The opinion of the court was delivered by: Simandle, District Judge
This matter is before the Court on the motion of Plaintiff Christine Faustino to file a late notice of tort claim [Docket Item 4]. For the reasons explained below, the Court shall grant the motion and permit this action to proceed.
1. In this action Plaintiff asserts, among other claims, constitutional and tort claims against Egg Harbor Township, a public entity, and Officer DeAngelis, a public employee.*fn1 The New Jersey Tort Claims Act (the "Tort Claims Act") states that "[n]o action shall be brought against a public entity or public employee under [the Tort Claims Act] unless the claim upon which it is based shall have been presented in accordance with the procedures set forth in this Chapter." N. J. Stat. Ann. 59:8-3. Specifically, under the Act, a claimant must sign and file a notice of tort claim (a "Notice of Claim") with the public entity within 90 days from accrual of the cause of action. Id. at 59:8-8.*fn2 After the Notice of Claim is filed, a plaintiff must wait six months before filing suit against the public entity or employee in an appropriate court. Id.
2. N.J. Stat Ann 59:8-9 establishes an exception to the requirement that a claimant file a Notice of Claim within ninety days from the date of accrual of a claim.*fn3 Under Section 59:8- 9, upon a motion from the claimant supported by affidavits, the district court has discretion to allow late filing of a Notice of Claim if made within one year of the claim accrual date provided that (1) the claimant seeking to file a late claim shows reasons constituting "extraordinary circumstances" for the claimant's failure to meet the 90-day filing requirement and (2) that the defendant(s) are not "substantially prejudiced thereby."*fn4 N. J. Stat. Ann. 59:8-9. The existence of "extraordinary circumstances" is to be determined by the courts on a case-by-case basis. Rolax v. Whitman, 175 F. Supp. 2d 720, 730-31 (2001), aff'd, 53 F. App'x. 635 (3d Cir. 2002); S.P. v. Collier High Sch., 319 N.J. Super. 452, 465 (App. Div. 1999).
3. Further, as Egg Harbor concedes, the discovery rule applies under the Tort Claims Act when the victim is either unaware of the injury or does not know that a particular party is responsible for it. (Def. Br. at 8) (citing Villalobos v. Fava, 342 N.J. Super. 38, 46 (App. Div.) certif. denied 170 N.J. 210 (2001)). Both Egg Harbor and Plaintiff acknowledge that Plaintiff was unaware, at the time of her alleged injury, that Egg Harbor had injured her. They dispute when she became aware of Egg Harbor's role in the underlying injury.*fn5
4. Plaintiff alleges that an individual police officer, Defendant DeAngelis, who was in the employ of Egg Harbor Township at the time, conspired with Plaintiff's neighbor to release nonpublic information about her in order to cast Plaintiff in a bad light. DeAngelis allegedly accessed this confidential information on December 29, 2006. Plaintiff's neighbor publicized the information sometime in January or February 2007.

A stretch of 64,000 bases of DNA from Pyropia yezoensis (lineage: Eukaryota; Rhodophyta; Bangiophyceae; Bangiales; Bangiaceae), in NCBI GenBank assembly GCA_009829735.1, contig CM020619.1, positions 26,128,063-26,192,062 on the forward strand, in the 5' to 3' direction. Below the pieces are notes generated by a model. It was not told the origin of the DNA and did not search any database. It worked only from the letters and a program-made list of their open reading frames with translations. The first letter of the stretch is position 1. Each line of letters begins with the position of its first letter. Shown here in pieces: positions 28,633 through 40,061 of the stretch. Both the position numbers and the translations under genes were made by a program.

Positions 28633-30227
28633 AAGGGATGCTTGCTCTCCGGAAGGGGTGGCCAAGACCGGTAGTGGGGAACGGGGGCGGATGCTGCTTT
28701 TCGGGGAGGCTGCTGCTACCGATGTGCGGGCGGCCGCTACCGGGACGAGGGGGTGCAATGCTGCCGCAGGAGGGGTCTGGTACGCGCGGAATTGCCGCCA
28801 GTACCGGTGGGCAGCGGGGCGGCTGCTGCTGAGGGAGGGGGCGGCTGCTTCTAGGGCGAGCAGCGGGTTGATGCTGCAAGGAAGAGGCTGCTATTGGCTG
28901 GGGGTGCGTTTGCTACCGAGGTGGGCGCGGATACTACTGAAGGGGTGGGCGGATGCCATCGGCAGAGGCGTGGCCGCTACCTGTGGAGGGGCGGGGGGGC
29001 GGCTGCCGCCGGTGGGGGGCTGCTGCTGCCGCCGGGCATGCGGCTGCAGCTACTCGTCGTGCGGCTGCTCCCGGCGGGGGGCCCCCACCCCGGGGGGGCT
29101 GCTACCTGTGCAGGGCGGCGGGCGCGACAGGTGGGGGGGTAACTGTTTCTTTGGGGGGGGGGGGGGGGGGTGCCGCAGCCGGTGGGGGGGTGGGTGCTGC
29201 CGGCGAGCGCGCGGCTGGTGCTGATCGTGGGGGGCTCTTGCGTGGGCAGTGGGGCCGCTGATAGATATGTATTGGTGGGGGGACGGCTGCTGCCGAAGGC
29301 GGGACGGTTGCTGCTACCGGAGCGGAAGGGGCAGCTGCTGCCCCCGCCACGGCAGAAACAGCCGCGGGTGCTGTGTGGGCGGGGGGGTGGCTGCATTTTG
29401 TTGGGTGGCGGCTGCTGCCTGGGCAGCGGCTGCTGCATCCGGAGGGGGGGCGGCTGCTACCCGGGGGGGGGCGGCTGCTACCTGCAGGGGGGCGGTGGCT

5. Egg Harbor claims that Plaintiff became aware that she potentially had a claim against it on February 6, 2007, at the latest, when she met with individuals at the Egg Harbor Police Department who told her that they believed a high ranking Egg Harbor police officer had released the information.
6. Plaintiff claims that although she and her husband met with Egg Harbor police in February 2007, the police did not specify how the information was released and noted only that there was an investigation. Plaintiff also alleges that the police insisted they needed Plaintiff's assistance and that therefore she believed bringing a lawsuit at that time would compromise Egg Harbor's investigation.
7. Plaintiff claims that she learned the investigation had terminated and that Defendant DeAngelis had been arrested when a news article reporting those events was published on April 28, 2007. (Pl.'s Ex. A.)
8. Plaintiff filed her notice of tort claim on May 25, 2007.
9. According to Egg Harbor, Plaintiff filed her claim 108 days after she discovered her claim, that is, eighteen days late. Egg Harbor claims that Plaintiff's desire not to interfere with its ongoing investigation does not constitute extraordinary circumstances.
10. This Court disagrees with Egg Harbor. Assuming that Plaintiff became aware that Egg Harbor was potentially liable for her claims in this case on February 6, 2007, as Egg Harbor alleges, her decision not to initiate her own civil litigation until the investigation ended should be excused. It is extraordinary for an individual to have both a claim against a law enforcement agency and an interest in assuring the efficiency and privacy of that agency's investigation of its own officers. In such situations, the New Jersey courts would likely encourage citizen cooperation with law enforcement authorities and not punish such cooperation by depriving tort victims of their proper claims.
11. There is no claim that Egg Harbor would be substantially prejudiced by permitting the late notice, and this Court specifically finds that it would not be. Egg Harbor Township was aware, earlier than Plaintiff was, of the potential claim against it. Because of the related internal affairs investigation, there is no claim that any evidence was lost that would have been preserved had Plaintiff filed the notice of tort claim within the ninety-day time limit, that is, eighteen days earlier than she did. Therefore, there is no prejudice to Egg Harbor and certainly no substantial prejudice.
12. Of course, if Plaintiff's claim accrued in April 2007, as she alleges, then her notice of tort claim would be timely ...